I buy digital games like a ten year old

If you ask me what I think of buying digital games I’ll tell you it’s all absolutely fine if you happen to like that sort of modern convenience but it’s a path I’d rather not take for a sizeable list of reasons. Give me a choice and I’ll definitely buy a physical copy… OK, I’ll at least say I’ll definitely buy a physical copy – and then realise these days said physical copy probably requires some import/preorder related financial gymnastics I’m not invested enough in the game to go through when said import/preorder related financial gymnastics could be used to buy weird old PlayStation games instead, and then spend several years meaning to buy a copy anyway but never quite getting around to it.

And that’s why everything of mine that isn’t permanently tethered to the TV has got the biggest storage card I could afford at the time shoved inside (which isn’t a very big one at all in the Vita’s case) and more downloaded games on it than I realistically have the time to play. It’s sort of a too-late apology to the developer for being so indecisive mixed with a weary “Oh for goodness’ sake, stop dithering and just buy it!” telling-off aimed at myself. That’s just for the rare few modern games I buy though: Most of my digital purchases aren’t new games at all, or even slightly older titles that have fallen out of the charts and into the sales section, they’re just plain old.

I’ve got nobody to blame but myself – my ten year old self. Whenever I browse these always accessible cornucopias of wallet-emptying retro wonder it’s like Tiny Me has reappeared, practically vibrating with all the now-banned artificial colours and flavourings bouncing around her system, and is standing over my shoulder enthusiastically blurting out things like “Did you know you can play Puzzle Bobble 2 and Sonic The Hedgehog on this thing? And you don’t even need a million batteries to run it? Isn’t that cool?!” all the time.

I did know that, Tiny Me. And yes, it is very cool.

The exact form this dusty digital hoarding takes depends on the format: On my phone it’s DOSbox and old PC RPGs (and XCOM 2). On my iPad it’s old Chinese PC RPGs and Sega games (and XCOM 2). On my Switch it’s a pile of Arcade Archives releases and Capcom games (and, um, XCOM 2).

Do I need these doubles (er, triples… er, quadruples) of games I already own and have played elsewhere? No, of course not – that’s obvious even to me. It’s a similar story on my 3DS and Vita: I don’t need to have SNES Tactics Ogre in portable form, I don’t need PlayStation-perfect Resident Evil 2 just a hastily-grabbed handheld away. Imagine all the new releases I could be buying for these formats instead? Imagine preordering something that wasn’t a remake of a decades-old shmup or a whole bundle of Final Fantasy “pixel remasters”?

But.

Isn’t modern portable gaming great? We now have a range of convenient devices that can take whole games – games I remember filling up double CD cases with shiny discs, games that required that generation’s most powerful home hardware to play and a controller, and a TV the size of a bus – and then smoosh it all down into something I can sling in a bag – no, in a pocket – and that’s alongside two dozen other games and a hundred blurry photos of my cats as well! Who wouldn’t, when presented with the opportunity to play the magnificent Samurai Spirits II at any time the mood takes them – whether that’s on the sofa or halfway up a mountain – want to do so? Who wouldn’t find a handheld filled with games starring Monster Hunter‘s cats, Boku no Natsuyasumi 2, and Falcom classics absolutely magical? Who doesn’t want to sit in a café and pretend to be a proper adult with a fancy coffee and a ginger biscuit while tactically shooting naked aliens with scary psychic powers at the same time?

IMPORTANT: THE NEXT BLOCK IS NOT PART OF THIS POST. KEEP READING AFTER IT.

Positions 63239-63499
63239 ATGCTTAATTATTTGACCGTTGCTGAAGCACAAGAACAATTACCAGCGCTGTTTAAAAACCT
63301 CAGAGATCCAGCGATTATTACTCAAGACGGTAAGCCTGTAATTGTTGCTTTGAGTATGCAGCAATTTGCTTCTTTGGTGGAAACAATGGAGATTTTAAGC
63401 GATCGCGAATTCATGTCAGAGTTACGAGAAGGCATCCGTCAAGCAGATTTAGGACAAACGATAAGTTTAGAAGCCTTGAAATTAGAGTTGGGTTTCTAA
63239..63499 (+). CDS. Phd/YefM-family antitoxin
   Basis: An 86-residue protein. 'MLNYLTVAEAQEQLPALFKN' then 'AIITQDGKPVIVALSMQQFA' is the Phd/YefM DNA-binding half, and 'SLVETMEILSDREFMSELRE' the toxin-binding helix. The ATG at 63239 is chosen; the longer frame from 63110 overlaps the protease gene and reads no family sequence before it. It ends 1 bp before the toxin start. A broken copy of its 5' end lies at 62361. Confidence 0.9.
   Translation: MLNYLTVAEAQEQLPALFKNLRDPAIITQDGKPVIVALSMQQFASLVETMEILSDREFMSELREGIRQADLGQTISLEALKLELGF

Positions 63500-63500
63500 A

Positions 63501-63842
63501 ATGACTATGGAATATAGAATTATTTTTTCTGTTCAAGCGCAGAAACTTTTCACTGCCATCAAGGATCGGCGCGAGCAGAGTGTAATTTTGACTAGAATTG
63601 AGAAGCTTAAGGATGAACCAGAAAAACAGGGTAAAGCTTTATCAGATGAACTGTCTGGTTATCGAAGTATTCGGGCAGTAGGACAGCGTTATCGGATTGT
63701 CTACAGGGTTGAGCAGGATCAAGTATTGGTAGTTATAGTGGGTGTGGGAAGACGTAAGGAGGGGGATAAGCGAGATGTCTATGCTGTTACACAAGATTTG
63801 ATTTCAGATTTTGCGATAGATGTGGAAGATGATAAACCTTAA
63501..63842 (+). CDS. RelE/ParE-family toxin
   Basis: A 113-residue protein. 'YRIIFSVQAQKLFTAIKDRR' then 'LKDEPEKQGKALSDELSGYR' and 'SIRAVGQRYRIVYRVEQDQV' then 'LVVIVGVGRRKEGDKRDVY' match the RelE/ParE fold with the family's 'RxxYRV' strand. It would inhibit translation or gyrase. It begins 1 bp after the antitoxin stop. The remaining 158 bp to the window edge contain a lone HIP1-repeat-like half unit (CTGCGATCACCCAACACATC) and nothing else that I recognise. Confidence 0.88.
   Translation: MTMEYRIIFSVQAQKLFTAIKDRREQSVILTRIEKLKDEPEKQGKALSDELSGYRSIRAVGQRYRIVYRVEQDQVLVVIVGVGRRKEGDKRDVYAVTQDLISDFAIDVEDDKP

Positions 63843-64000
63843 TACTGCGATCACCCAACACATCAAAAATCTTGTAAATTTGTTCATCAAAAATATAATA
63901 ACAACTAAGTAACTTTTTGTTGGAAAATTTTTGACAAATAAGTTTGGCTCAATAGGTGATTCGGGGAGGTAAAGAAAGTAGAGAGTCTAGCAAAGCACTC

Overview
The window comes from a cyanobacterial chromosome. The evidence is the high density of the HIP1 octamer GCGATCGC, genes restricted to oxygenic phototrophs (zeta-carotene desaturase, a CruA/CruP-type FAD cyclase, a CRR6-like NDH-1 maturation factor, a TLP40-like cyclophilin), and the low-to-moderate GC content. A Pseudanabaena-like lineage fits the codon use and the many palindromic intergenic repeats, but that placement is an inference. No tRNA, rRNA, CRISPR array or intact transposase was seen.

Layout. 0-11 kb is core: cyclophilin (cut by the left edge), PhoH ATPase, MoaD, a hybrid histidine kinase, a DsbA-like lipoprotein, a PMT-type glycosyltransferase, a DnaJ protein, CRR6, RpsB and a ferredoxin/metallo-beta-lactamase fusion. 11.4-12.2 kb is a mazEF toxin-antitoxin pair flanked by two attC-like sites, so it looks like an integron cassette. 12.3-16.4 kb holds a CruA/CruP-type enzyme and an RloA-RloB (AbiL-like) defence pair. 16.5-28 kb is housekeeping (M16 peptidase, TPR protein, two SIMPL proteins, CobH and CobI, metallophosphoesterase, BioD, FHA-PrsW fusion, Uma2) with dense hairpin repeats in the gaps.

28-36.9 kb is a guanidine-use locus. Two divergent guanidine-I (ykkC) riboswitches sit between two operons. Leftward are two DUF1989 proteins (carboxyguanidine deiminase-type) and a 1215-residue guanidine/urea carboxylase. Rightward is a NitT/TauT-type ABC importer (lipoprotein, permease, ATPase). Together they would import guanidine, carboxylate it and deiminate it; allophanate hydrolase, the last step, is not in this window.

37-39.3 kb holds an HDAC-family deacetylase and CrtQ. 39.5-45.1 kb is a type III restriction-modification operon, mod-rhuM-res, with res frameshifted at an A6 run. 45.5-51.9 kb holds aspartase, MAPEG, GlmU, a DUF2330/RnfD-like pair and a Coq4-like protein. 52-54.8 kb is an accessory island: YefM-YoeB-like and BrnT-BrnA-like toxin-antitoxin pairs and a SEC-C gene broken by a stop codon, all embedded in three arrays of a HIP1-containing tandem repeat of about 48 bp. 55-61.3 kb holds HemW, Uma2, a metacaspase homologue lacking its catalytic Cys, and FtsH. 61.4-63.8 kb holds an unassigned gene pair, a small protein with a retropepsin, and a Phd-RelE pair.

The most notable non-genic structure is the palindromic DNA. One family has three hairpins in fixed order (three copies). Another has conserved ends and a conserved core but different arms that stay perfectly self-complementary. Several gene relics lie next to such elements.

So it’s all just superficial nostalgic comfort, is that it? Well… no, not really. Enthusiasts may push for accuracy and authenticity (even down to the display) but there’s a lot to be said for practicality too; for having loads of games I like ready and waiting to play on whatever I happen to be staring at, for not having to dig things out and fuss over cables and shelf space when all I wanted was ten minutes with something fun. And when you’ve gone and bought a really powerful laptop with an itty-bitty solid state drive you start to question exactly what you do/don’t need to have on there (it turns out I need Devil May Cry V, Metal Gear Rising: Revengeance, Resident Evil 5, Lost Planet 2, Vanquish, and Final Fantasy XIV on hand at all times, with as much as possible squeezed in around them), and spreading games you love but don’t really have the space for around a few formats helps a lot. Dragon’s Dogma may look much prettier on my PC than it does on my Switch but I know on Nintendo’s hybrid I can have it hanging around indefinitely, transforming the game from something I really have to justify keeping – especially when some image-heavy work or the latest MMO update squeezes that precious free space even further – to a title I can casually drop in and out of as I please. Tiny Me’s over-enthusiastic approach has genuinely been useful at times – sitting around in hospital waiting rooms is a lot more fun with a game-filled iPad to hand and in one instance my 3DS saved my sanity in the supermarket queue when stuck behind a couple who had apparently never seen a self-service checkout in their lives.

Ultimate I keep building up these piles of “useless” and potentially impermanent purchases because they bring out my inner Tiny Me, someone deeply impressed and excited by the thought of playing arcade games on the go and Shining Force II on a phone (a phone! With a colour screen!). She reminds me how incredible this hobby continues to be and how lucky I am – how lucky we all are – are to have so many options at our fingertips.

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